11. I am an absolute neophyte when it comes to these issues so I can't make any useful comment. Powerlet's rationale is that: " A dirty fuel filter can cause the fuel pump to use 120 watts, 60 more than normal. A dirty fuel filter is a common cause for a voltage regulator to fail on a fuel-injected bike." As they do make very high quality accessory wiring products I presume that they know what they talking about, and found it interesting that they would say this as I have never seen it mentioned before. Also, I very rarely hear of fuel filters needing to be changed nowadays on bikes and cars, so presumably our gasoline is pretty clean, and only a contaminated fuel tank would clog a filter. Duc2V4, I think that you are absolutely right about it being a combination of events, and I would cautiously add that overheating of the R/R may also be a factor on bikes with side radiators and the R/R placed behind a radiator. The intriguing thing is that not every R/R burns out early in the life of the bike. My bike (99) which I just bought last Fall has about 67,000 kilometres on it and has had no R/R problems to the best of my knowledge. It has absolutely no accessories on it. It would be interesting to know how many of the bikes with R/R's that have failed were heavily accessorized, especially with Heating apparel. Also, I have read about cases of R/R failure even after upgrading to Ricks R/R and an upgraded wire harness, so what caused the failure here. I think that the appropriate Shingden R/R is what most people end up being happy with. Perhaps Tightwad could give us his opinion on this?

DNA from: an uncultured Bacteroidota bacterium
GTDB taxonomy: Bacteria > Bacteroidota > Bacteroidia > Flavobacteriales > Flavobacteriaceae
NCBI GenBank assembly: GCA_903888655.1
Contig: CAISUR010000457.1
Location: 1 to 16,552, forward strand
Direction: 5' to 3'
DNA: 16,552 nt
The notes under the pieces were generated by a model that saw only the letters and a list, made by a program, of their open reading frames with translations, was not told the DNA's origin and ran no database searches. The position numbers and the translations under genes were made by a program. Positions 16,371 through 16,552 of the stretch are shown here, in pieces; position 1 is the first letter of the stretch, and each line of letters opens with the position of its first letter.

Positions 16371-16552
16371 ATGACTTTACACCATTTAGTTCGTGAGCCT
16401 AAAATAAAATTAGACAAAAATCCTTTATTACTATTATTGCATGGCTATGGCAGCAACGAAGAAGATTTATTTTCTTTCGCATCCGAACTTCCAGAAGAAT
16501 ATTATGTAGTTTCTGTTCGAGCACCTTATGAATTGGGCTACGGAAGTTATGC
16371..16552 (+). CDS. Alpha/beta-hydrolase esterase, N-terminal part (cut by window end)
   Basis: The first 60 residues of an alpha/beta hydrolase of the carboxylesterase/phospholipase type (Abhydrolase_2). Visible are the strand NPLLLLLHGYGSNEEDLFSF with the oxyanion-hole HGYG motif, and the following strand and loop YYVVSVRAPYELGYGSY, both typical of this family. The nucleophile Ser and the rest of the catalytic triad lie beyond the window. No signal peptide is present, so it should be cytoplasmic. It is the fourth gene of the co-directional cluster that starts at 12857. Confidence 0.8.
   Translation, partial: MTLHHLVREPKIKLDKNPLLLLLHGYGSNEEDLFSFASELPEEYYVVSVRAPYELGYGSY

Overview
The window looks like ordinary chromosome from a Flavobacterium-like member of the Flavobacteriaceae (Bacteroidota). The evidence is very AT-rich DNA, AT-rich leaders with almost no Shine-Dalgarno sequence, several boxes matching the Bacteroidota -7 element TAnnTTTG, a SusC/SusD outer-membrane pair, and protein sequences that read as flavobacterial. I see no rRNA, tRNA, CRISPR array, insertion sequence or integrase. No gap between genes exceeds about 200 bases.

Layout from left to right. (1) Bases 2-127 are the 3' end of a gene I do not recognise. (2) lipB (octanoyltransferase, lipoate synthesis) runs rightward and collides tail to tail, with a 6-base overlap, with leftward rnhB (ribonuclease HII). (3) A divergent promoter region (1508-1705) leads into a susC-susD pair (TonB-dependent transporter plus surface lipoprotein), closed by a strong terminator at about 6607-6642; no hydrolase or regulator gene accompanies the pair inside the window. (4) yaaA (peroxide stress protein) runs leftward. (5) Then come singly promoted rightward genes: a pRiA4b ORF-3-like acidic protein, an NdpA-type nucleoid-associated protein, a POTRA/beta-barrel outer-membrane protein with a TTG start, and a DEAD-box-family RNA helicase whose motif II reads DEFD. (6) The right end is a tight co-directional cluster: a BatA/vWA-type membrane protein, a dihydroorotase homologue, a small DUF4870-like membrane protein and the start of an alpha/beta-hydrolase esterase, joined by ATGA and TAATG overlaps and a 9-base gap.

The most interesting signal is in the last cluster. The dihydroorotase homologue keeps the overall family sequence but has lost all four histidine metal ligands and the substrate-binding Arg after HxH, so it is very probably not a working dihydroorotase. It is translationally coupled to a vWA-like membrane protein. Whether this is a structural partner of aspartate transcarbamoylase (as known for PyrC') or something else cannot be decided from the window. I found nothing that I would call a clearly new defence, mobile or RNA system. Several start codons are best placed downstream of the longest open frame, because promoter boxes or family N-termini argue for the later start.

12. " A dirty fuel filter is a common cause for a voltage regulator to fail on a fuel-injected bike. " I found this quoted on the Powerlet website and thought that it would be interesting to hear people's opinions on it given that the R/R is the the main area of sudden failure on the otherwise indestructible VFR's. Scroll down to Table 4 " What if I don't have enough power?" #3 http://www.powerlet.com/learningCenter/excessCapacity
  13. RossR

    Anybody ever refinished a GIVI case?